I haven’t gotten the book yet (still waiting on delivery, but it should be here later this week), but I’ve been reading a bunch of threads over on RPGnet about Mage: The Awakening, and a few thoughts have percolated in my mind about why the old game (Mage: The Ascension) never really gelled with me, while the new one has me quivering in delight.
The main point relates to the underlying metaphysical reality of each game, and how that clicks with my own philosophy on how the universe works.
The fundamental conceit of Ascension is that reality is ultimately malleable — and therefore, false. There is no objective, fundamental truth we can uncover. Anything that seems to be ‘true’ in an objective sense is held in place by the collective weight of popular opinion. Gravity only works because we believe that it works — that sort of thing.
Awakening, on the other hand, does have an objective reality. Reality happens to be deeper than ‘mortal science’ has been able to penetrate — those who unlock these deeper mysteries, or tap into the hidden energy can do things considered impossible by science (in part because science doesn’t have all the answers).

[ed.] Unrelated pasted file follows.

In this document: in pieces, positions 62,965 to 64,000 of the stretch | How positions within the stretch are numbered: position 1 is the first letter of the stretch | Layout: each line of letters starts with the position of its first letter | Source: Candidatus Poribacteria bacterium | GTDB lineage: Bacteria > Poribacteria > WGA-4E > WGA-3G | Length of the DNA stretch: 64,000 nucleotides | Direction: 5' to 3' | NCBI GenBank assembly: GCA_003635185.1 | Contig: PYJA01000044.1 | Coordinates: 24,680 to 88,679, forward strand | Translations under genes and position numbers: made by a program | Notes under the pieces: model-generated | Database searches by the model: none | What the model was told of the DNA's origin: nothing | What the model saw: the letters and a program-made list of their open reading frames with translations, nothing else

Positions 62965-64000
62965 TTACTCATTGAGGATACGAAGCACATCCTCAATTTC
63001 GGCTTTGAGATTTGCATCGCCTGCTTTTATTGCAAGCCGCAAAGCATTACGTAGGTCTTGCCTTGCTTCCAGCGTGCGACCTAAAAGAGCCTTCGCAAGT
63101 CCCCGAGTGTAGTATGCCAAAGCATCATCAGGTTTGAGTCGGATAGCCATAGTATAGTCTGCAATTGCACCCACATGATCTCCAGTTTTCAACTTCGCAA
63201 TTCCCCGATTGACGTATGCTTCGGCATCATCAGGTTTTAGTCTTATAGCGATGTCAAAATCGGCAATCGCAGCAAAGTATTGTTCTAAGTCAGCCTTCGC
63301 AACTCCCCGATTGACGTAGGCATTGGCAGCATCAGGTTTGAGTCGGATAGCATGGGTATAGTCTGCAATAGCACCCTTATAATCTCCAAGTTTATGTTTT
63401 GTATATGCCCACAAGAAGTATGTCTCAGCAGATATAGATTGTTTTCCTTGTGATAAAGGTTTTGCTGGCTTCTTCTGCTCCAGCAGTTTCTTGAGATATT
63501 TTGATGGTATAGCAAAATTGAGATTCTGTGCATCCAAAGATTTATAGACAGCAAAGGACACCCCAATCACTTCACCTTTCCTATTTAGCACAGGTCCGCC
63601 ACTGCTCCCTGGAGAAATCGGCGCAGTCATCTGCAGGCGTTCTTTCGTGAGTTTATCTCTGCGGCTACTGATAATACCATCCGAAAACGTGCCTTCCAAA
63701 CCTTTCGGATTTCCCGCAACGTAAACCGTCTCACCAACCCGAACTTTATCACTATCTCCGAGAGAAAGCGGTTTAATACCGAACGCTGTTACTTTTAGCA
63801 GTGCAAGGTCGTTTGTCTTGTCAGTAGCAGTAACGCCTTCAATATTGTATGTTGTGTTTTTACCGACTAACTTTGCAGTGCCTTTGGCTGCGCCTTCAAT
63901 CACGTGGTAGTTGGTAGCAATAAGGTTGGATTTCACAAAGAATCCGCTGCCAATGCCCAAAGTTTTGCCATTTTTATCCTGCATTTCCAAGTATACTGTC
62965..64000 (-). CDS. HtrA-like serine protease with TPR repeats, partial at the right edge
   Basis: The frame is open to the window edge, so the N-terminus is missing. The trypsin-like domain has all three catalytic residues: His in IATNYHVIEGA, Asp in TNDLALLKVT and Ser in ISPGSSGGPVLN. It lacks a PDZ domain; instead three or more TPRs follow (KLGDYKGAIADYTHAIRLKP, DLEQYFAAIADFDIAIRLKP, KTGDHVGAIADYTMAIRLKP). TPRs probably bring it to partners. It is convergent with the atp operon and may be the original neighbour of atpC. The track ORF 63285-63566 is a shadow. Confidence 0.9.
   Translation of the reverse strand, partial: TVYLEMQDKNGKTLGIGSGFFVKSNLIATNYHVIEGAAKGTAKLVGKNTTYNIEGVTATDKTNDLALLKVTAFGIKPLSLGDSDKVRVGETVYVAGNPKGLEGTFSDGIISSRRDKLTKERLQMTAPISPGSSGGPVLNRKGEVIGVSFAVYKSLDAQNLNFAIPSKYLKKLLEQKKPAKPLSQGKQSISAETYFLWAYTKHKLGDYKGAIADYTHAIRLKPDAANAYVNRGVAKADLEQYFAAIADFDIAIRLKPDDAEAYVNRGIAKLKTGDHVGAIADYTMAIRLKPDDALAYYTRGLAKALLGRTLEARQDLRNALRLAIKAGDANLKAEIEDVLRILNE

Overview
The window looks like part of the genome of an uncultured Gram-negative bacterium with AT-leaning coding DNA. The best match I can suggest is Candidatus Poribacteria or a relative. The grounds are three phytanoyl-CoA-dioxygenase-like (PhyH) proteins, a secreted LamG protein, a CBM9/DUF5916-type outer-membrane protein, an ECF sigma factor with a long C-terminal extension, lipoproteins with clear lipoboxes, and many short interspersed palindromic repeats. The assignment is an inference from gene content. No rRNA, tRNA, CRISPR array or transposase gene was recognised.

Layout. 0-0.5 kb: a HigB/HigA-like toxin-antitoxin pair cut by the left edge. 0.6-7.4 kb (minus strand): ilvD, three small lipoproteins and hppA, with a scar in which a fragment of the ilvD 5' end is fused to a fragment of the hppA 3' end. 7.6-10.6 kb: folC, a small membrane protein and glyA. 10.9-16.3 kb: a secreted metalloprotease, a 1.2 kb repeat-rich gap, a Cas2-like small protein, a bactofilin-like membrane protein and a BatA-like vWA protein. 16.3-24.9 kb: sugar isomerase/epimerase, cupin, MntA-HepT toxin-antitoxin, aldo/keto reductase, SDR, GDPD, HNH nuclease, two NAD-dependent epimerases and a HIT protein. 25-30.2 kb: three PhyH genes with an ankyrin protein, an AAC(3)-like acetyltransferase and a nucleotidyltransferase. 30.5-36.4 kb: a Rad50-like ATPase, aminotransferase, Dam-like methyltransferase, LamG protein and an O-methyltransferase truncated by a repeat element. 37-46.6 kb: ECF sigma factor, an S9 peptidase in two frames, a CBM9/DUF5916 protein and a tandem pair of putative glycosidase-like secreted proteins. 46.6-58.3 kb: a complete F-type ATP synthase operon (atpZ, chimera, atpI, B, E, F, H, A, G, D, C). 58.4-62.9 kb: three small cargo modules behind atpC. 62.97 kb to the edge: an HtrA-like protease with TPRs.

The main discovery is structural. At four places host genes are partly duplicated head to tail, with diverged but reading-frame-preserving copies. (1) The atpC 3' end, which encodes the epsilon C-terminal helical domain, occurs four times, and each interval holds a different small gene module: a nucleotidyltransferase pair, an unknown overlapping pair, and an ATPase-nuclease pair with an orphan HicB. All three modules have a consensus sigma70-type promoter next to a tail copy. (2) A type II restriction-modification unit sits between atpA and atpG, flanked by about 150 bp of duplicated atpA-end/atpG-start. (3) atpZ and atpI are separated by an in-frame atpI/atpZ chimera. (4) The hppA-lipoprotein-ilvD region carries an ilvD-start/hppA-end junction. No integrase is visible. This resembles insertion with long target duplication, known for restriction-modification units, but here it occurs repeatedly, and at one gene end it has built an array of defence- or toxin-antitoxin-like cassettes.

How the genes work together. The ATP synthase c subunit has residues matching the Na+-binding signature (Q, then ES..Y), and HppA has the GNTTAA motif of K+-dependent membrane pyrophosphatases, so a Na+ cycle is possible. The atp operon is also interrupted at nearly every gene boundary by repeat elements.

It is much closer to my own ideas about the world — I believe that there is an objective reality that can be studied, and measured, and (at least partially) understood. The relativist ideas presented in Ascension ran counter to my own ideas, and ultimately I couldn’t deal with it.
I understand, to a certain extent, why Mage was (and is) a game that provokes such passion among its fans (and detractors) — and why the camps are so divided. More than any of the other World of Darkness games (old or new), it dealt with one of the fundamental metaphysical questions we face as self-aware beings… and each version of the game (Awakening vs. Ascension) presents mutually exclusive answers to that question.
Not a value judgement on either game (by any stretch)… but it was an interesting idea that came to me in the wee hours of the morning.